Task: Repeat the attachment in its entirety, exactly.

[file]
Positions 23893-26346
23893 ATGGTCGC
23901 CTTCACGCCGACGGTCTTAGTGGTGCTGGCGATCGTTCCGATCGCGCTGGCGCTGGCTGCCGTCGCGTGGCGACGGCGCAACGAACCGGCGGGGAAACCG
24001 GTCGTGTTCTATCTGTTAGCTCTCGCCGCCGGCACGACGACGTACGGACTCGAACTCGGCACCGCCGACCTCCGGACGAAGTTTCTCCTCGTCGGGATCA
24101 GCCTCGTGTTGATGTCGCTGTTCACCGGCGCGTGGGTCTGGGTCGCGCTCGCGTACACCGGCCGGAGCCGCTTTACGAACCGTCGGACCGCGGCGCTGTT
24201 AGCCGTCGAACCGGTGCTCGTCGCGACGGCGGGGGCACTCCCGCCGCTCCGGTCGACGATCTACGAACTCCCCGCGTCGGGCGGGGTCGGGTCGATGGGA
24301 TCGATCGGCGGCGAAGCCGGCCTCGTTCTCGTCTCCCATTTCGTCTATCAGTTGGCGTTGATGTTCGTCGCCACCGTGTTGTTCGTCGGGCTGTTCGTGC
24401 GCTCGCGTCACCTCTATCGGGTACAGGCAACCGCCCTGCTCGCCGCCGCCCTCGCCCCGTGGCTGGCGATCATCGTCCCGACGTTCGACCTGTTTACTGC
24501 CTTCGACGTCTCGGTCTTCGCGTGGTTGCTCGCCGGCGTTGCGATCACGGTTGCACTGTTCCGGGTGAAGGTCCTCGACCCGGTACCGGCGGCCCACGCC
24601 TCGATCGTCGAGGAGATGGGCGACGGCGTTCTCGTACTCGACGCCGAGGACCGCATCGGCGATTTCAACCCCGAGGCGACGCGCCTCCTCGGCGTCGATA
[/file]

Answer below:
Positions 23893-26346
23893 ATGGTCGC
23901 CTTCACGCCGACGGTCTTAGTGGTGCTGGCGATCGTTCCGATCGCGCTGGCGCTGGCTGCCGTCGCGTGGCGACGGCGCAACGAACCGGCGGGGAAACCG
24001 GTCGTGTTCTATCTGTTAGCTCTCGCCGCCGGCACGACGACGTACGGACTCGAACTCGGCACCGCCGACCTCCGGACGAAGTTTCTCCTCGTCGGGATCA
24101 GCCTCGTGTTGATGTCGCTGTTCACCGGCGCGTGGGTCTGGGTCGCGCTCGCGTACACCGGCCGGAGCCGCTTTACGAACCGTCGGACCGCGGCGCTGTT
24201 AGCCGTCGAACCGGTGCTCGTCGCGACGGCGGGGGCACTCCCGCCGCTCCGGTCGACGATCTACGAACTCCCCGCGTCGGGCGGGGTCGGGTCGATGGGA
24301 TCGATCGGCGGCGAAGCCGGCCTCGTTCTCGTCTCCCATTTCGTCTATCAGTTGGCGTTGATGTTCGTCGCCACCGTGTTGTTCGTCGGGCTGTTCGTGC
24401 GCTCGCGTCACCTCTATCGGGTACAGGCAACCGCCCTGCTCGCCGCCGCCCTCGCCCCGTGGCTGGCGATCATCGTCCCGACGTTCGACCTGTTTACTGC
24501 CTTCGACGTCTCGGTCTTCGCGTGGTTGCTCGCCGGCGTTGCGATCACGGTTGCACTGTTCCGGGTGAAGGTCCTCGACCCGGTACCGGCGGCCCACGCC
24601 TCGATCGTCGAGGAGATGGGCGACGGCGTTCTCGTACTCGACGCCGAGGACCGCATCGGCGATTTCAACCCCGAGGCGACGCGCCTCCTCGGCGTCGATA